With the 2020 presidential election approaching in November, COVID-19 is causing the process to look a bit different. Many aspects of this have been pushed online, which can result in some risks.
Dorothy Kennedy, Lubbock County Elections Office administrator, said there is a lot of disinformation online.
“It’s very hard for, you know, people to know which ones are legit and which ones aren’t,” Kennedy said. “Everybody needs to have a trusted source, which is their county office.”
Whatever county people are in, Kennedy said they need to pay attention the information they hear.
“They need to listen and read the stuff that comes out of the office of the county clerk or, in Lubbock County, the elections administrator’s office,” she said.
The website and the information the elections officer releases are trusted sources to use, Kennedy said.
“We’ve had several that have called just to say, ‘Hey, I’m just calling to check to make sure that what I got in the mail is legit,’” Kennedy said. “We are happy to answer those all day long, all night long if we have to.”
The office wants the trusted source for the citizens of Lubbock County to be them, Kennedy said.
“We are going to make sure that we are following all of the federal and state legislation, and that we are giving them, you know, the information they need to be able to make the choices they want make,” Kennedy said.
Sam Segran, chief information officer and vice president for information technology at Tech, said he is not comfortable with online ballots.
“I don’t think we have the ability to totally make it safe yet,” Segran said. “With as many cyber criminals as there are out there, I have some concerns about it.”
A professor and team from the Massachusetts Institute of Technology tested voting systems, Segran said.
“They were able to crack pretty much all of them in terms of how they were being set up and how they were being managed,” Segran said. “So, I still think we are a little bit ways off to get to a point where you can do online and be assured there are no identity issues, authentication issues and cyber protection issues.”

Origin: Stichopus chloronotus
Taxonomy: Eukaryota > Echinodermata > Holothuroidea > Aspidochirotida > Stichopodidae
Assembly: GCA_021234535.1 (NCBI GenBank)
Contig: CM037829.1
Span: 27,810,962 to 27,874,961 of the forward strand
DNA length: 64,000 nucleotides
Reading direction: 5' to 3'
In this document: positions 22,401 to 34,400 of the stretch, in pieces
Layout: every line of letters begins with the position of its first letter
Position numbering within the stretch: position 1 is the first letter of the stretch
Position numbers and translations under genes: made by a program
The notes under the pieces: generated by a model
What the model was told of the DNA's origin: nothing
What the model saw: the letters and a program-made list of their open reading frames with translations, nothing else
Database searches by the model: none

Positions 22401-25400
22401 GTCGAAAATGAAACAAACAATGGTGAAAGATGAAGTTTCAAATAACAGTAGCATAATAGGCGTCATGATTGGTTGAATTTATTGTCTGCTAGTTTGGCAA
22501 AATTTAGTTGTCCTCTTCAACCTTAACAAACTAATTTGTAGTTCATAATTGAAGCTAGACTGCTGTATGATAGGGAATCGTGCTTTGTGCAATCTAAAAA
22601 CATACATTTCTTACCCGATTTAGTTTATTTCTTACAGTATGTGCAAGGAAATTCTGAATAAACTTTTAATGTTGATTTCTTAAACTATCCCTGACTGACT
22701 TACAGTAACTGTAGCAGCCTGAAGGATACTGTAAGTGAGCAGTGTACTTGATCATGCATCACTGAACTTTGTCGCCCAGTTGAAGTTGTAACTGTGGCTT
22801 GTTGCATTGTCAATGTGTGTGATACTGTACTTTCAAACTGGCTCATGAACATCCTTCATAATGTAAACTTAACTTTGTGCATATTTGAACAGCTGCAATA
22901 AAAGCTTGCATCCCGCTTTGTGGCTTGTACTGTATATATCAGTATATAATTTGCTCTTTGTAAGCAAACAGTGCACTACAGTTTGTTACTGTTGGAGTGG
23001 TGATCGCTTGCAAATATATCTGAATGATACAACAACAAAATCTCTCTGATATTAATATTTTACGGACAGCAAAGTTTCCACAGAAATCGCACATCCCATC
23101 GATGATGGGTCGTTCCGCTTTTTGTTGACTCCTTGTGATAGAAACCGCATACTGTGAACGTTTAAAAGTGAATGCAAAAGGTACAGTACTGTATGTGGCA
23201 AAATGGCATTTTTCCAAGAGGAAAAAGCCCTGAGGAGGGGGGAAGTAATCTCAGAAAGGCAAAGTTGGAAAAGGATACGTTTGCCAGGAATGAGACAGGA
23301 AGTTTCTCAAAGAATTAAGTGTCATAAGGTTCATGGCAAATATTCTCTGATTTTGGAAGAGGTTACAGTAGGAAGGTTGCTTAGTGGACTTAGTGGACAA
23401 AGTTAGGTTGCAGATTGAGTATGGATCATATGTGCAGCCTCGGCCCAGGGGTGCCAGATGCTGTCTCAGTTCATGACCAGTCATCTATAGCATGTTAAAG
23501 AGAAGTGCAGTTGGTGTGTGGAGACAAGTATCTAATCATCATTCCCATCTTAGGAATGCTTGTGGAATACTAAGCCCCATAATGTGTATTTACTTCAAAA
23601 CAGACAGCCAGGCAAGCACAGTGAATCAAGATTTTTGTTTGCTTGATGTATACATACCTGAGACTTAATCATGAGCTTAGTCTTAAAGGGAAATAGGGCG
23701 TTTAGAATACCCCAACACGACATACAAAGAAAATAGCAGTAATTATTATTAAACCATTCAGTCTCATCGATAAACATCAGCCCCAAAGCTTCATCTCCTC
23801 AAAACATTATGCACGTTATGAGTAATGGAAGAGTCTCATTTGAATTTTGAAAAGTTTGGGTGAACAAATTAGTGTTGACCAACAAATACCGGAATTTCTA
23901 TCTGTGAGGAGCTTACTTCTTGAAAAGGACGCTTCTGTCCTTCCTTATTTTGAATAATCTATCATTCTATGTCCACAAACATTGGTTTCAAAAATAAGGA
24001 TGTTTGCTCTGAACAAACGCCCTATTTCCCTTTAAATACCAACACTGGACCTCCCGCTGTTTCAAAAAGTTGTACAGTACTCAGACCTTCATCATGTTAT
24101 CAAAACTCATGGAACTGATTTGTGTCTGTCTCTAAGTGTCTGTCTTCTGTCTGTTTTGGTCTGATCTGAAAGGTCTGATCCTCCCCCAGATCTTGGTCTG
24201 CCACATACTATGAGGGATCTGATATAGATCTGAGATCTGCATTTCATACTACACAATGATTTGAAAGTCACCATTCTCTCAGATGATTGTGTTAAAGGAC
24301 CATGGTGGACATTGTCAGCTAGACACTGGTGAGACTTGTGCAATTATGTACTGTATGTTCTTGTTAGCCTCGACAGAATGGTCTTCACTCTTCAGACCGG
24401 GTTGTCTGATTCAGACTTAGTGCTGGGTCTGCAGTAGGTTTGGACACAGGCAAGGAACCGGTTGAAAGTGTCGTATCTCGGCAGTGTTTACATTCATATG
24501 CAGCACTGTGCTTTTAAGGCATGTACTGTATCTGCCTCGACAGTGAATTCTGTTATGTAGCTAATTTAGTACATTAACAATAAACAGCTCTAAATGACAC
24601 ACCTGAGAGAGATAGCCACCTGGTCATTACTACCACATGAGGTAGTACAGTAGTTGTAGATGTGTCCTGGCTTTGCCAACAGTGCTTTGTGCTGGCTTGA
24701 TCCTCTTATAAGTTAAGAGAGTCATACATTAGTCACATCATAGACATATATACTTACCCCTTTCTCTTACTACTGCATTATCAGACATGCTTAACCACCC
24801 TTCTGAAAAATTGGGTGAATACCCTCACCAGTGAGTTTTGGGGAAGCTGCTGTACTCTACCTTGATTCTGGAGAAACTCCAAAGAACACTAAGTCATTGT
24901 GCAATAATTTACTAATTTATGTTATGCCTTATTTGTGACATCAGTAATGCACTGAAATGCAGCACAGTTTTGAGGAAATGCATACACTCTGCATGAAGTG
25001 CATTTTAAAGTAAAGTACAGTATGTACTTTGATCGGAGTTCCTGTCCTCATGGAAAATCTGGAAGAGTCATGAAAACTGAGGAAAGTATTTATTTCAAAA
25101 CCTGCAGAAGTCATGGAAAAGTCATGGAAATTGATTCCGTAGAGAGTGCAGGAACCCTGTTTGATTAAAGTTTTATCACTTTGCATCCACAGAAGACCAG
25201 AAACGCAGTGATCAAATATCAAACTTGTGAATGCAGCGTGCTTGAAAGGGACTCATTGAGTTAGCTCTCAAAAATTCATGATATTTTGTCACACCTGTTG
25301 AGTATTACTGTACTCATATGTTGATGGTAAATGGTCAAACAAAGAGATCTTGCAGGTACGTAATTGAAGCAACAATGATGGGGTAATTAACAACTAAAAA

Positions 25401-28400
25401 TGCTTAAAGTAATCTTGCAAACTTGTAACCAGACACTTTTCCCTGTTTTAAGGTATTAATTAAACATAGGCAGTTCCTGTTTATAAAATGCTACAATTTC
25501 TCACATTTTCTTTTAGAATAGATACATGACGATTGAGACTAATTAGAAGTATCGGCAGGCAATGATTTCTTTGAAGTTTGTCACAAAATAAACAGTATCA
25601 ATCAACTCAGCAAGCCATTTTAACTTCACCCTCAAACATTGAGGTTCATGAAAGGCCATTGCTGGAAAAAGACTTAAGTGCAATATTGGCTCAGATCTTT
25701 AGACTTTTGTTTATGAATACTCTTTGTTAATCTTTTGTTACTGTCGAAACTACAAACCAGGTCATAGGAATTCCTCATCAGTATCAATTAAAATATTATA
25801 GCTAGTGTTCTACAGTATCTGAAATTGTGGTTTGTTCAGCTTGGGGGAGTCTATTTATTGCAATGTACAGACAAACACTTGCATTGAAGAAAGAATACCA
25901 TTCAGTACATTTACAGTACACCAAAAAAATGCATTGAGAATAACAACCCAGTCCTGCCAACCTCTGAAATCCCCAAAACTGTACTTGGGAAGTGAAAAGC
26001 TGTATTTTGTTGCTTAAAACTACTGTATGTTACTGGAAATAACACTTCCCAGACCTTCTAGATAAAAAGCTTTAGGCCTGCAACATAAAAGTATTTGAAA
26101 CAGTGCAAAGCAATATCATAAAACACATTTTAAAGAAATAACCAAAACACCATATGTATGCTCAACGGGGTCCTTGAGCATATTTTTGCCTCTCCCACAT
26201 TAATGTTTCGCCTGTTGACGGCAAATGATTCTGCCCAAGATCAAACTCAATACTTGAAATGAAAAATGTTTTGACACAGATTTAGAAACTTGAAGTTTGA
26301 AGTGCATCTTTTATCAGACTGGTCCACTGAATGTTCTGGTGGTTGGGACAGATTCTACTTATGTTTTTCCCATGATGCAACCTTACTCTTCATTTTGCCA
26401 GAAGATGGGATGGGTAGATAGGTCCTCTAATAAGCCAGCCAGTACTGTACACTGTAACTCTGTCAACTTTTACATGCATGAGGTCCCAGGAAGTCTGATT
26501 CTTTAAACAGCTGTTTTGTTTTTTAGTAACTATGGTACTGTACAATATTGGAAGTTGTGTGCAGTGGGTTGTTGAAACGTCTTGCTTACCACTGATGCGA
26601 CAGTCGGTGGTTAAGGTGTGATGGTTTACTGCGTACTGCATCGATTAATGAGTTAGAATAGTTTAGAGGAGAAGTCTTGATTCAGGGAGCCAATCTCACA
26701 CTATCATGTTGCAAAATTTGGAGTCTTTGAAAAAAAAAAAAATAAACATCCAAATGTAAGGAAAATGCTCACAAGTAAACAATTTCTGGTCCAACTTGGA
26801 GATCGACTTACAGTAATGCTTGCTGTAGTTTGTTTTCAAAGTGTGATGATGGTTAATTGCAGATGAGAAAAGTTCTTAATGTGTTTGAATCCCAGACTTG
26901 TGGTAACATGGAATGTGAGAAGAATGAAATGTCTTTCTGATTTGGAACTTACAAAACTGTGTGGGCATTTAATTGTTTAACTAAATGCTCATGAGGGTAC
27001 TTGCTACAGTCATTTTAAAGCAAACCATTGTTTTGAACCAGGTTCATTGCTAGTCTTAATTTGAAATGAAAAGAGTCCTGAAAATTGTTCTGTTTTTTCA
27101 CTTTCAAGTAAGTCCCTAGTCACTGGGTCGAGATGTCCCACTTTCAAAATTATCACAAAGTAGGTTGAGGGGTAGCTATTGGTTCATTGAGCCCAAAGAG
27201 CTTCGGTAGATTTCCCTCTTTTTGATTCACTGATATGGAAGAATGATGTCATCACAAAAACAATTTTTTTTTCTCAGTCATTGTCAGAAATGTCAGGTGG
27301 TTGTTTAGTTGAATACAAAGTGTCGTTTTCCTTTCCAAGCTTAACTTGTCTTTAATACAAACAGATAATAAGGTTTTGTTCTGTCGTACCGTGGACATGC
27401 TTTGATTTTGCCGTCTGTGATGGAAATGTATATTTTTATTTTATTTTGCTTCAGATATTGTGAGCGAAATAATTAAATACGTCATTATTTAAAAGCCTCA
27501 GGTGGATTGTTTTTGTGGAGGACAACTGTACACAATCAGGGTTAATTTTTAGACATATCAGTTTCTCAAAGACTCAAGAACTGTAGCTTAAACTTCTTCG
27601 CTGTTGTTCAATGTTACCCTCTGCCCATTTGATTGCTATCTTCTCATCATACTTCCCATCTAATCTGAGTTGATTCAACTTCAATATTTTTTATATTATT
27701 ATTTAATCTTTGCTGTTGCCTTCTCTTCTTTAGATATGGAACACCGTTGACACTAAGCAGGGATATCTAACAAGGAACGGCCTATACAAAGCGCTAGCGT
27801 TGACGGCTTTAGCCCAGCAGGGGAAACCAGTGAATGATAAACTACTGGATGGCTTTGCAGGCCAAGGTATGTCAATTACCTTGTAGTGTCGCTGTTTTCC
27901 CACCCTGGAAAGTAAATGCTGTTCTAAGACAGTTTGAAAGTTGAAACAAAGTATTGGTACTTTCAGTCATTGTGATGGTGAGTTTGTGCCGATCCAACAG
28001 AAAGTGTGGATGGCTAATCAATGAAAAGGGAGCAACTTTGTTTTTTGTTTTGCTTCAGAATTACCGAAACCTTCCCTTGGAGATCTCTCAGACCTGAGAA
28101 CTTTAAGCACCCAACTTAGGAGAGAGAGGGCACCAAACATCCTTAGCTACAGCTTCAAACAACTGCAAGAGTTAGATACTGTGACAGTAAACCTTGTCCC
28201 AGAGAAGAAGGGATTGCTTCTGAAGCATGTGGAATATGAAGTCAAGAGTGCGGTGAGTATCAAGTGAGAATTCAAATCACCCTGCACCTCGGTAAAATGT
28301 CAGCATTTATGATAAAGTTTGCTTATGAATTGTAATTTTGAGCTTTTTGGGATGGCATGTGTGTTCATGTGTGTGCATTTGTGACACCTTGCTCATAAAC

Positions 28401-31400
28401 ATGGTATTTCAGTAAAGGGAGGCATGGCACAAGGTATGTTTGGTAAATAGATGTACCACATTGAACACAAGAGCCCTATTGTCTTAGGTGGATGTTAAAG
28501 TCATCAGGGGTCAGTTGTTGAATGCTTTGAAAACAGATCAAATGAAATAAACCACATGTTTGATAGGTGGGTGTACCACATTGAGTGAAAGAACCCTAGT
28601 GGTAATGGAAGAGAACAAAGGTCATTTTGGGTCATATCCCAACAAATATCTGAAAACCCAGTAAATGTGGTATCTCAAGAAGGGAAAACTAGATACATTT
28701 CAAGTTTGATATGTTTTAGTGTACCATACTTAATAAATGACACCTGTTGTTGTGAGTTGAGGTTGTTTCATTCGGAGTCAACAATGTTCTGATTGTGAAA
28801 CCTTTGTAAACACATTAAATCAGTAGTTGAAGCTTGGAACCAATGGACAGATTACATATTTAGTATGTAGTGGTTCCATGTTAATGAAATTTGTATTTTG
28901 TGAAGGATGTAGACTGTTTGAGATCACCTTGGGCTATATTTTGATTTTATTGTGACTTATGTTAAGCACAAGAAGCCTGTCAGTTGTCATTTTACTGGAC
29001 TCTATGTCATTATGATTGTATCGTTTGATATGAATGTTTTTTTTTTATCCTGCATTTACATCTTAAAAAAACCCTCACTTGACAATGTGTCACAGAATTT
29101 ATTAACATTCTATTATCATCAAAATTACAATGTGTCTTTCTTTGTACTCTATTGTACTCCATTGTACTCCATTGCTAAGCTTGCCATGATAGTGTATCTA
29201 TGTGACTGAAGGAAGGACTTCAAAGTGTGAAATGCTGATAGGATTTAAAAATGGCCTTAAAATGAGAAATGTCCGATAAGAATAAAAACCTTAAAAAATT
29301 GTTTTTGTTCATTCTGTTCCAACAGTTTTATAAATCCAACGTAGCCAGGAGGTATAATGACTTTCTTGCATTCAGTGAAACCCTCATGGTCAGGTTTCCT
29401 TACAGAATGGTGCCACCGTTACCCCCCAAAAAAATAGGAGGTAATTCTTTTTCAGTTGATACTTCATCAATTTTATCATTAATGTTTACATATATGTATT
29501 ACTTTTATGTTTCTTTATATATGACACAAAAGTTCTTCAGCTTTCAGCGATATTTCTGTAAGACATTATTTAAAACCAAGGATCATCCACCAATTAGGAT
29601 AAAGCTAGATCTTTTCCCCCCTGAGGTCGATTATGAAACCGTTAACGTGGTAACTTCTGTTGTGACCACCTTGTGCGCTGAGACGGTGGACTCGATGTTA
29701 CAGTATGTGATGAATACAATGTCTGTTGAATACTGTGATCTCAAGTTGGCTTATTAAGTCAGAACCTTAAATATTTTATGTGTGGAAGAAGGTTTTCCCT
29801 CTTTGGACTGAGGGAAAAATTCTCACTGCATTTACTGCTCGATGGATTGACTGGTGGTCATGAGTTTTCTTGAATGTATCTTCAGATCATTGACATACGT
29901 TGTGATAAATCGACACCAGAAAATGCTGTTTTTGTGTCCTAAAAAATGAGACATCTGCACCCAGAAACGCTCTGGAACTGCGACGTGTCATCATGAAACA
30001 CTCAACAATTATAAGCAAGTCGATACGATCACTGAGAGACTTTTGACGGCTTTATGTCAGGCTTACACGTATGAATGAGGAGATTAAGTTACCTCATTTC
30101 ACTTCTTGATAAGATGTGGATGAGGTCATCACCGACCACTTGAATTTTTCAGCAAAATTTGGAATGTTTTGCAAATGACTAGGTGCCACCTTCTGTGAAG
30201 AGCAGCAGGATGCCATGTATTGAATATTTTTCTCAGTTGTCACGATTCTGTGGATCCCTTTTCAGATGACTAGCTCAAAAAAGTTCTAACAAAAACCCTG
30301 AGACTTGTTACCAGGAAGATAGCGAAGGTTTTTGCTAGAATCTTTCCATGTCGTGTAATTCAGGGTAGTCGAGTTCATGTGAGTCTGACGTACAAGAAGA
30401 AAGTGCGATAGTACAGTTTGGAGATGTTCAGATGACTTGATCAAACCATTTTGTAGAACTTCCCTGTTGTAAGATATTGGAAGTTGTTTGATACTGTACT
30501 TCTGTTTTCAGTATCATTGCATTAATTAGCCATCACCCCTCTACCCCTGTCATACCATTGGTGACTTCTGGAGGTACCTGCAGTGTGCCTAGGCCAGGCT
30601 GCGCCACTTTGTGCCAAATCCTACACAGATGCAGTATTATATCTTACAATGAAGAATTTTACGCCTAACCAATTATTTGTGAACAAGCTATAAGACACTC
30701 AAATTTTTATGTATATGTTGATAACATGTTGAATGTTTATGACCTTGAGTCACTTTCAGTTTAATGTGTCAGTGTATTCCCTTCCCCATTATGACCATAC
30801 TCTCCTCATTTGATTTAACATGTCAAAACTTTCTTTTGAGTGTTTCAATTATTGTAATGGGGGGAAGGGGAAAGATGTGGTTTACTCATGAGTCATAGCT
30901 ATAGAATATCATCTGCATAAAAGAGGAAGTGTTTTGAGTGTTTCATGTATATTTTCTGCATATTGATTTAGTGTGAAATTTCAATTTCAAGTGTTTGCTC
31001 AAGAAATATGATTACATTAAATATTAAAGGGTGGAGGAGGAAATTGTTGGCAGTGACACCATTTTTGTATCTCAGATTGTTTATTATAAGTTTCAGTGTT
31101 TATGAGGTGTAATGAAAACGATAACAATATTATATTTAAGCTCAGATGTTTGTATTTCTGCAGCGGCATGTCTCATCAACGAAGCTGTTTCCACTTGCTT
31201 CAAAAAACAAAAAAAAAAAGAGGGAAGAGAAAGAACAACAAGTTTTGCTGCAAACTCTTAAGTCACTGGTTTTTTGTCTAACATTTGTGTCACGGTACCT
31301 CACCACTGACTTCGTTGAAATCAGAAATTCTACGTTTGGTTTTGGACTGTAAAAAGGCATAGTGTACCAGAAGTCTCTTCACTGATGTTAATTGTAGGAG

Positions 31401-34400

In addition, Segran said there are many people who still face phishing attempts.
“All of those become an issue during the online voting process,” Segran said. “There are ways to do things very securely, but those are done with very, very small groups of people and systems, and things are tested out where you can have encrypted communications with VPN and things like that.”
These precautions regularly are done when IT conducts sensitive data operations, Segran said.
“For mass public to participate, you cannot have that level of assurance, because now you’re working with the public environment with millions of computers,” Segran said.
Setting up that level of security for everybody is going to be a monumental proposition, Segran said.
“Even if you set it up, if that person falls as a victim to a phishing scheme, we can do everything we want to make the computers secure from point A to point B," Segran said. "But then, if the user themselves falls victim, then a hacker could be sitting on that system and the user doesn’t even know that."
The effect hackers and malware could have on the idea of online voting is hard to predict, Segran said.
“If you look at Russia or China or North Korea, they all have a large number of state-sponsored terroristic hackers who are on their payroll,” Segran said.
To tell whether or not campaign fund links are safe or not, Segran said a general guideline is to move one's cursor over the link to see what is being accessed.
“The link may be legitimate, but you need to be sure that the organization that you are intending to reach is an authentic organization,” Segran said. “The moment you alter it by one character, you could be going to some other website.”